With Congress home for the summer starting next week, this is our opportunity to show how angry we are. The media and Washington insiders will be watching closely to see how voters are responding to the debt deal. This is the perfect time for us to turn up the heat, and turn the focus to what it will take to rebuild the American Dream.
We need to show Congress that we’re sick of the cuts, and we want them to concentrate on creating jobs. That’s why we’re joining with partners in the American Dream movement to hold “Jobs Not Cuts” events at their district offices nationwide.
We’ll gather at congressional offices and turn our anger into energy for real solutions on jobs. If we want to shift the battle lines to the left and work for real progress we need to be bigger, louder, and stronger.
Thanks to your ideas and action, and those of our allies, this summer resulted in the birth of the American Dream movement. Now, it’s up to us to continue growing this effort into a force that our elected officials cannot ignore.
Our mission now is to build on this past month’s momentum and make our American Dream movement a force to be reckoned with all across the country. To do that, we’ll do what every great movement in our nation’s history has doneâ€”build local and national power at the same time. Like our progressive heroes before us who built movements for worker’s rights, and civil rights, and women’s rights by combining local and national initiatives, we will build our American Dream movement by organizing in our communities, towns, and cities to push for jobs, not cuts in every corner of our country–we’ll call these “Stand for the Dream” actions. To choose what actions make sense for our communities, we’ll train and discuss strategy at “Rebuild the Dream” house parties the weekend of September 24 and 25. Then, we can ask local officials to embrace our Contract, or to take a stand against state budget cuts among many other issues. At the same time, we’ll pile on to the local work on a national level by pressuring our members of Congress to focus on Jobs Not Cuts, giving special attention to the newly appointed “Super Committee” to put the priorities of regular people ahead of the super-rich.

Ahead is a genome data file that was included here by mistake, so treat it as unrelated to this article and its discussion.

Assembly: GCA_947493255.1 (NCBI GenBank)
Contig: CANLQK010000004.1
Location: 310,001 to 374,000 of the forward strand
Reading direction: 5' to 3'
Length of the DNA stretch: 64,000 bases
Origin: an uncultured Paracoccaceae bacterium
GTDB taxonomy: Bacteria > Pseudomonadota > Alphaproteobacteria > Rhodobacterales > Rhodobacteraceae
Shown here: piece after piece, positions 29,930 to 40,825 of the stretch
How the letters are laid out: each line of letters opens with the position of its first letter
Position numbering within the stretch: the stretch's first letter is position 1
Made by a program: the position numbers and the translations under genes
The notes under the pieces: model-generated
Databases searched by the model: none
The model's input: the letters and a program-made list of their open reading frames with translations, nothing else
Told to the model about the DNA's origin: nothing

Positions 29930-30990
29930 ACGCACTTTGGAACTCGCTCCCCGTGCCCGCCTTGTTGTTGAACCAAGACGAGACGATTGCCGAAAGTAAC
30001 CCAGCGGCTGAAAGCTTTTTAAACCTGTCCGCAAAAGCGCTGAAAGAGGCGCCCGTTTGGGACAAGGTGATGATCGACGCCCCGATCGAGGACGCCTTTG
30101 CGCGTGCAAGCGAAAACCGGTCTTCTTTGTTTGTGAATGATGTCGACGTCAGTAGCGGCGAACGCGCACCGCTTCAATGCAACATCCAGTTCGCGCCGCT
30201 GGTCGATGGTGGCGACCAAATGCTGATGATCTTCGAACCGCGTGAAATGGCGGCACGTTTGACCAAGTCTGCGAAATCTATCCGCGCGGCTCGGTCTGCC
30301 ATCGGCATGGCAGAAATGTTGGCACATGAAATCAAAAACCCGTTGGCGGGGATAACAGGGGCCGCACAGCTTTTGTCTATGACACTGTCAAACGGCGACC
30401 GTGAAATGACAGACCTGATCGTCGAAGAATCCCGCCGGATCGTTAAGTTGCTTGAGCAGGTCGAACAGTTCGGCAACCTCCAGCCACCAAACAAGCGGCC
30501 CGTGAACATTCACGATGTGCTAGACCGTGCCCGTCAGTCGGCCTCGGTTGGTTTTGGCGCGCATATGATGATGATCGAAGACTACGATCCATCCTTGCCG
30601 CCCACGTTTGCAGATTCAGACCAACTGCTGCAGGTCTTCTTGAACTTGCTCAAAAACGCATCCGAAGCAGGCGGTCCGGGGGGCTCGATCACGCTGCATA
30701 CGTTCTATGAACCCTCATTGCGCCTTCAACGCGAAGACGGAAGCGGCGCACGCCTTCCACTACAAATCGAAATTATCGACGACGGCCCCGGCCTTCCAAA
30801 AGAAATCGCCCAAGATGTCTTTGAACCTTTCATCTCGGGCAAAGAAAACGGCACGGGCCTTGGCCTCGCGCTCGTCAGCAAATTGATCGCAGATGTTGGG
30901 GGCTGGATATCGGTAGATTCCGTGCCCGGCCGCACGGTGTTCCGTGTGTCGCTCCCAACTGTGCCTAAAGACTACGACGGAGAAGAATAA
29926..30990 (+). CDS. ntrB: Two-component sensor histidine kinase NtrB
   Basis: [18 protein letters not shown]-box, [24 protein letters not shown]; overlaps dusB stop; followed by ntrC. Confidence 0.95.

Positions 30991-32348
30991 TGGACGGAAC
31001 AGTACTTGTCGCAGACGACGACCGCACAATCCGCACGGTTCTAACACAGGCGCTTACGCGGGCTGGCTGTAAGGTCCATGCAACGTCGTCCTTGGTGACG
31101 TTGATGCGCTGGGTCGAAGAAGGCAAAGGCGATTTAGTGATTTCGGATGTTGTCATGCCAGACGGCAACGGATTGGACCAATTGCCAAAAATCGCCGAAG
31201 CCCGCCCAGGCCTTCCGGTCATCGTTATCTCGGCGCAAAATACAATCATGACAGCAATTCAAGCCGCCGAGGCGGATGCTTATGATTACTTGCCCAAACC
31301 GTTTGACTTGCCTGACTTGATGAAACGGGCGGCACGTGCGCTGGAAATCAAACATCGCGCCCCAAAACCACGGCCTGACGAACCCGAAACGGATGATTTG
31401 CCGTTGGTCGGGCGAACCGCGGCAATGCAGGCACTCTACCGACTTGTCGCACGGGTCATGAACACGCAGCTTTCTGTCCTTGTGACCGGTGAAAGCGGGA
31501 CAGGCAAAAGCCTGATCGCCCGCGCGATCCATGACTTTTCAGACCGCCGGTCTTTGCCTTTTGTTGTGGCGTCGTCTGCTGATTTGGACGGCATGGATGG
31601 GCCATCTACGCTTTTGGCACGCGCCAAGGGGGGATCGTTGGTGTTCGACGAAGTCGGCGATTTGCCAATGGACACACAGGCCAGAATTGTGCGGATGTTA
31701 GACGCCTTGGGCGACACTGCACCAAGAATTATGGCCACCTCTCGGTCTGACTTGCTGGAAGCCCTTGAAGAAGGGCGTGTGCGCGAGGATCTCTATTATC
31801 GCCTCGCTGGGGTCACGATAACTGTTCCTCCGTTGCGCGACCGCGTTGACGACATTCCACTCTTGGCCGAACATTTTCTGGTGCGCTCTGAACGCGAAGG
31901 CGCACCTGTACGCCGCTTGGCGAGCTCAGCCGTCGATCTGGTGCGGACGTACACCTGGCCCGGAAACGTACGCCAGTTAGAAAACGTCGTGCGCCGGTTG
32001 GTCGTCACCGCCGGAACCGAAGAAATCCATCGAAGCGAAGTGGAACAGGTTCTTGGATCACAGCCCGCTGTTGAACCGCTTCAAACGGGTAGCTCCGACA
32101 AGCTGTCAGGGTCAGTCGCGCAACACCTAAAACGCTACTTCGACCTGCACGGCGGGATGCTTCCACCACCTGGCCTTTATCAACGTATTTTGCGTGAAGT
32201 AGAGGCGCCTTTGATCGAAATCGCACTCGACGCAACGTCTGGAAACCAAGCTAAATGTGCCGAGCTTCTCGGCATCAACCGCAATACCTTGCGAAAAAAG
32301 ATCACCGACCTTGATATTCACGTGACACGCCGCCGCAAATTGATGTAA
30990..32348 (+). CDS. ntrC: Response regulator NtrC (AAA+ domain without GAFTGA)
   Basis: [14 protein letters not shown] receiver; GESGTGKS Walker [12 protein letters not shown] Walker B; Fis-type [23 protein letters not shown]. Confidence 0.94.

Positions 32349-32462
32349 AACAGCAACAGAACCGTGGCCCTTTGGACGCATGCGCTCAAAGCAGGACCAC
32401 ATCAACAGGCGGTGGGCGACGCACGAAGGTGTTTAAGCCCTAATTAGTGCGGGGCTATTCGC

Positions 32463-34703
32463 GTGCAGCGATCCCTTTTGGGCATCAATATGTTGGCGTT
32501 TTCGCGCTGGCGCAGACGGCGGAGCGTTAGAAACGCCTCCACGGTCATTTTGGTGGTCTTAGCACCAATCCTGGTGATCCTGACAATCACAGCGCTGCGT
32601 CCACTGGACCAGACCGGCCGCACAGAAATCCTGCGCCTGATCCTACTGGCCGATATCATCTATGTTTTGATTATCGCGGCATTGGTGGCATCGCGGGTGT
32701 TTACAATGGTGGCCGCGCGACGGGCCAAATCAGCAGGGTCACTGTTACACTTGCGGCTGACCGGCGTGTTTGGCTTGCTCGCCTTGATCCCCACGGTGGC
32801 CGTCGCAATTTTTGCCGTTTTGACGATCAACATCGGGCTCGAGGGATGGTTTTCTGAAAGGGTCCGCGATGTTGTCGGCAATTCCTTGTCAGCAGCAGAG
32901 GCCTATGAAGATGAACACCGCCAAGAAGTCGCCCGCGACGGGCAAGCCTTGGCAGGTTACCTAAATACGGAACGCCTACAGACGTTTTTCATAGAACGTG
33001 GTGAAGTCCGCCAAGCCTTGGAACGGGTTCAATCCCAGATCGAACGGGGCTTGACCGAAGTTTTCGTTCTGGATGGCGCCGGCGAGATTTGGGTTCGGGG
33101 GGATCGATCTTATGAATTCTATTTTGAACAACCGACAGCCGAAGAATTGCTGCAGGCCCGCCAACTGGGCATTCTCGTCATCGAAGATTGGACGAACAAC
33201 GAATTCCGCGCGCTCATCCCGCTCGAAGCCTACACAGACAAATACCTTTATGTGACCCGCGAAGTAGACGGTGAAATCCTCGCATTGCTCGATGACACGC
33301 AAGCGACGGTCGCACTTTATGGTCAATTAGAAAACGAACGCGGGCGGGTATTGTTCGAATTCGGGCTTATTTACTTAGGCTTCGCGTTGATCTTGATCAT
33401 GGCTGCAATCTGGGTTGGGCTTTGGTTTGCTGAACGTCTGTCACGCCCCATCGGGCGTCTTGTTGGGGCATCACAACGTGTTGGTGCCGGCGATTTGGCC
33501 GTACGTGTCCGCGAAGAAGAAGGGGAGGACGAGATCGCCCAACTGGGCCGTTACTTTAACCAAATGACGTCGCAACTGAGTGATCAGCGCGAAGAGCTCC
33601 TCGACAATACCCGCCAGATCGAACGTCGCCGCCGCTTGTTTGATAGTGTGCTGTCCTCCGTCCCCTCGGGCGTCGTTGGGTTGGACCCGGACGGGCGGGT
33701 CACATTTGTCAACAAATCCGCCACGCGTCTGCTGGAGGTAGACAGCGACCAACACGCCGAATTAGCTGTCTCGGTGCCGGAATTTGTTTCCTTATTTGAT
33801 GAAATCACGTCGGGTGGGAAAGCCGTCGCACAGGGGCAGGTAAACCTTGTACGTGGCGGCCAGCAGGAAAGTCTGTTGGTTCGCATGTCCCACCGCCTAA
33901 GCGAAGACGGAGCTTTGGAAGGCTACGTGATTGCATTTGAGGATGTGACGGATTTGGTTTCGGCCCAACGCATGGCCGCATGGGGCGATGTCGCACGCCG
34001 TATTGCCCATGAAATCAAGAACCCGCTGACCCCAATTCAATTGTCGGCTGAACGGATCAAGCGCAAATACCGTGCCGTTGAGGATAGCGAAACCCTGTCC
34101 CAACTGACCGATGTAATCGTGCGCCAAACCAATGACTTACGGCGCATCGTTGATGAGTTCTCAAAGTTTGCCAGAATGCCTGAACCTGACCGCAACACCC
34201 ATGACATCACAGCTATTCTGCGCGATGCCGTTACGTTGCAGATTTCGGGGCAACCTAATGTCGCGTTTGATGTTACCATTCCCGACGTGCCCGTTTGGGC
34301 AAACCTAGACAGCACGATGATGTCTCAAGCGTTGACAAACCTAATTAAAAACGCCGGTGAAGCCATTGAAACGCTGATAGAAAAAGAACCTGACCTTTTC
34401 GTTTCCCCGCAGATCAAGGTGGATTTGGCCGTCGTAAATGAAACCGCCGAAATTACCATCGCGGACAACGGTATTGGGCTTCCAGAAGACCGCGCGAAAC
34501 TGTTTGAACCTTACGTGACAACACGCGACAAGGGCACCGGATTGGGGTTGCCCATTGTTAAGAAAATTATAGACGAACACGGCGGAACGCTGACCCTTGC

By taking this national and local demand approach, we have the opportunity to win on issues in our community, grow our movement by bringing more people in, and calling attention to the demands for jobs not cuts on the local level and making it a national story.
Together, we have the opportunity to win on local campaigns and plant the seeds for long-term progressive change.